4. My introduction to ham radio was in the 1960’s. My childhood friend’s dad, Nathan Vance, was K8TMX. (How I’ve remembered his name and call sign all these years still surprises me.) Mr. Vance was in the middle of a conversation on his ham radio and must have seen me standing there with wide eyed amazement at the buttons and dials of an old-school Collins KWM-2. He took pity on me and let me talk on his radio to some South American country, as I recall. This being the 1960’s, he conducted his conversation with his fellow operator without the benefit of the internet to get him there. His radio was connected to a HUGE antenna in the backyard, and he communicated directly with the other operator.

Today, computers, digital radios and the Internet have really changed the landscape. Today’s digital standards like DMR, D-STAR and others rely on the Internet to get you out of the county. Some claim that using Internet back haul for amateur radio is cheating – not “pure” amateur radio. Then again, the nice thing about this digital world is that it’s instant gratification. With digital standards, you can start talking world-wide today. Right now.

I get the guys who say it’s cheating. They contend the purest form of amateur radio is totally self-reliant. Speaking candidly, I kinda fall into that camp myself. But with limited resources and real estate, I can’t set up a big antenna for talking around the world directly – my back yard isn’t big enough and my homeowners association probably wouldn’t let me if it were. Using these digital standards, which require far less power and shorter antennas, allows me to overcome the space and HOA obstacles that otherwise would limit the people I could reach. (One more thing about the digital standards – transmissions made in digital mode are clearer and are MUCH easier to hear for a guy like me who should be wearing hearing aids, but isn’t. This turned out to be a bigger deal for me than I thought it would be.)

5. For a guy like me who loves tinkering with tech, it’s addicting. As I already mentioned, amateur radio is a bottomless pit of learning opportunities in everything from rules and regulations to antenna physics and Earth-Moon-Earth communication. I’ll never run out of things to study and learn, if I’m so motivated. The downside to this is that you want to buy every damned radio or device you can lay your hands on not because you need it, but because it’s fun. That can get pricey and a little restraint goes a long way. (Ok, a LOT of restraint for me. I admit it.)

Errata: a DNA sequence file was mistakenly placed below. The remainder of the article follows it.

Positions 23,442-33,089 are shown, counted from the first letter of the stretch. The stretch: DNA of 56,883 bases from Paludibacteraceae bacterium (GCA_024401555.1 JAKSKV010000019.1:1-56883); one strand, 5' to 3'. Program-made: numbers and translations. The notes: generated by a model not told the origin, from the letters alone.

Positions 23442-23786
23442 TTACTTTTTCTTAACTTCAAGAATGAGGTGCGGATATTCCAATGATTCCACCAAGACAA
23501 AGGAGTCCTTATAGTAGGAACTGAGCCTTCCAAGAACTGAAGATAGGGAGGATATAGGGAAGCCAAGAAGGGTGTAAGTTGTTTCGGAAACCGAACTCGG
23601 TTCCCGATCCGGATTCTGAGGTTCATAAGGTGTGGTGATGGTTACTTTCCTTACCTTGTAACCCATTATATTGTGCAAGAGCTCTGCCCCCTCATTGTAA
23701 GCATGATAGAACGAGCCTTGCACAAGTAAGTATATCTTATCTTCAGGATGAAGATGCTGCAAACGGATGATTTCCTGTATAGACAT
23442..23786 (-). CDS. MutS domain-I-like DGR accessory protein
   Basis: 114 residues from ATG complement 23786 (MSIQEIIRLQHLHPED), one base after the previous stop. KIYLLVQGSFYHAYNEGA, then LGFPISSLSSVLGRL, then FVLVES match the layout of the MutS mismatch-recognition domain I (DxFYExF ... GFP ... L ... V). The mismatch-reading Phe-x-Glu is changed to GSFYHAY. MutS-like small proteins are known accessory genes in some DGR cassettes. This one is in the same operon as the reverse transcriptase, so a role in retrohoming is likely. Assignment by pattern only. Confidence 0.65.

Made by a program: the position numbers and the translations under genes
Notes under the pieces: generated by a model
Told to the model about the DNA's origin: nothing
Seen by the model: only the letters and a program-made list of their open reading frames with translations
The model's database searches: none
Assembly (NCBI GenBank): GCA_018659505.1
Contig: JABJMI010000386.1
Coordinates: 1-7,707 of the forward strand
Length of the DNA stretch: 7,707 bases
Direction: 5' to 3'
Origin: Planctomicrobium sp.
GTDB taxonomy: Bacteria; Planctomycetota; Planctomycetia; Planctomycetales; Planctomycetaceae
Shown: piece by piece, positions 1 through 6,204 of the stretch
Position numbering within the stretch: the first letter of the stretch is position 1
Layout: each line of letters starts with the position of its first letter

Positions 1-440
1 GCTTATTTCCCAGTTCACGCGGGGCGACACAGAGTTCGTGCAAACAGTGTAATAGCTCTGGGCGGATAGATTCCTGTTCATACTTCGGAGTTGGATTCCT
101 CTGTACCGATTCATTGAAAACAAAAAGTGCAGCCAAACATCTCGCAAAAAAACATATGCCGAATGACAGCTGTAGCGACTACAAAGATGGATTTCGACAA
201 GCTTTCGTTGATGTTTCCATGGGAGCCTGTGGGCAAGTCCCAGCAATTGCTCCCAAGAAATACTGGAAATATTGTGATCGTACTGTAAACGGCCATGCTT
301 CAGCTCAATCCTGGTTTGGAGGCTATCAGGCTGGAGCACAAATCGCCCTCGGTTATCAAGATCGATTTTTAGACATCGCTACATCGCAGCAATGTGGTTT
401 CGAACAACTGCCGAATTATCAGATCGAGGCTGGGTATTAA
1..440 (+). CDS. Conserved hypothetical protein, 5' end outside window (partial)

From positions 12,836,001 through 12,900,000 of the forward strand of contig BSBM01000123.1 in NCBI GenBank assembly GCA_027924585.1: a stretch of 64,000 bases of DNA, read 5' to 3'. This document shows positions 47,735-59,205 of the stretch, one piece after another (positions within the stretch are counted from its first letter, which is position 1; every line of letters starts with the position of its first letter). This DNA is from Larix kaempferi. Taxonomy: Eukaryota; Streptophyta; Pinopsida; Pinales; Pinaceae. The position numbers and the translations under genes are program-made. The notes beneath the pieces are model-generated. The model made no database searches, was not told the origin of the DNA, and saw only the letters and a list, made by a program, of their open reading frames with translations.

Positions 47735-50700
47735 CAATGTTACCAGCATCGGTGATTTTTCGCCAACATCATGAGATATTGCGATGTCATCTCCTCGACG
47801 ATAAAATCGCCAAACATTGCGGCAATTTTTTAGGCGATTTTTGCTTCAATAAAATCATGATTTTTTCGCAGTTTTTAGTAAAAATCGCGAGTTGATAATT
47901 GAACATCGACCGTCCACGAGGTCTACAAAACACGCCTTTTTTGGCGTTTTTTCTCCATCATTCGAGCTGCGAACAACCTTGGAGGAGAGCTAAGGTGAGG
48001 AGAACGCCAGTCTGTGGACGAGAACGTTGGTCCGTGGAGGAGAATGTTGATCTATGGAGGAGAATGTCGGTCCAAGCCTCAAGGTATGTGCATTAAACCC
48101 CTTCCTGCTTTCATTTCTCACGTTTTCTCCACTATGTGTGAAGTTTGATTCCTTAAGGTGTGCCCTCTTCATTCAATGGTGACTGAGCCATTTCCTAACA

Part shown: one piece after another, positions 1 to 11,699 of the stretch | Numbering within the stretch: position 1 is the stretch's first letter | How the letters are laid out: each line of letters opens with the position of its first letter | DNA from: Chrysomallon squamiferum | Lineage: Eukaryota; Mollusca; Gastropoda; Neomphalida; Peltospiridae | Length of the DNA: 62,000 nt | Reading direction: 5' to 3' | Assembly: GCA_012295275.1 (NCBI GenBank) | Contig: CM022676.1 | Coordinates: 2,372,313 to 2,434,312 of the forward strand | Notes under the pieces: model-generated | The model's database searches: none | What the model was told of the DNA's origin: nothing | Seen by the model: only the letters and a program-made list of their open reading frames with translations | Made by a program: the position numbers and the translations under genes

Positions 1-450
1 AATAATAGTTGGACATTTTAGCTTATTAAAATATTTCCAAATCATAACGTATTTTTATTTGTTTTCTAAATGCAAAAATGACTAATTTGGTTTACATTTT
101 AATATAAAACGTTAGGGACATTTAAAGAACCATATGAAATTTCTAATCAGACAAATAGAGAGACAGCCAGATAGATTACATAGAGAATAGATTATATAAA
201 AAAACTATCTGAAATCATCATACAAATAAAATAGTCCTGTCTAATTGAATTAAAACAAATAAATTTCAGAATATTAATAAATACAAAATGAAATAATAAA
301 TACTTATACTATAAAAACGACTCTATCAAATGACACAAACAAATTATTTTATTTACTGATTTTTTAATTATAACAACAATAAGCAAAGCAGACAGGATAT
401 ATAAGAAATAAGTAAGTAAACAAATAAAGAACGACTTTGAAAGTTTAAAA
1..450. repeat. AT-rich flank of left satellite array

6. Unlike the Citizen’s Band radios, hams don’t use handles. We have names. Mine’s Dan, thank you very much. I like the lack of anonymity that hams insist upon. Yes, there’s potential for subterfuge and deceit, but particularly with the digital standards, it’s virtually impossible to hide your identity. It makes you responsible for how one conducts oneself on the air. Comparing that to Facebook or Twitter, I find this strikingly refreshing.

7. You can always find someone to talk to. (See #2 above.) If you’re willing to look around, and you’re not mic shy, (yes, that’s a thing) you can always find someone to talk with. There are a zillion frequencies out there and someone’s talking on at least one or two. There are a zillion standards both digital and analog that operators are using on these zillion frequencies. And there’s a zillion talkgroups, reflectors or repeaters on which someone is talking about something right now. Maybe not in your language, but they’re talking. Bottom line: there’s no excuse for saying “there’s no one on the air!” If you want to talk, there are a zillion ways to find someone just like you who wants to talk, too.

As I mentioned at the top, my son, Jonathon, got me started on this whole ham radio thing with a casual text message:

JW: “Hey, sir, do you have a HAM license?”

DW: “I do not. I used to carry a commercial radio operators license, but that was long before your arrival on my planet. …”

That’s what started it all. I have Jonathon to thank for planting the idea in my head. Since then, I’ve taken two tests, got my General Class license, and talked to lots of fellow operators around the country and around the world. I’m grateful for his offhand comment that motivated me to do something that I had always wanted to do but didn’t.

Now it’s his turn to get a license.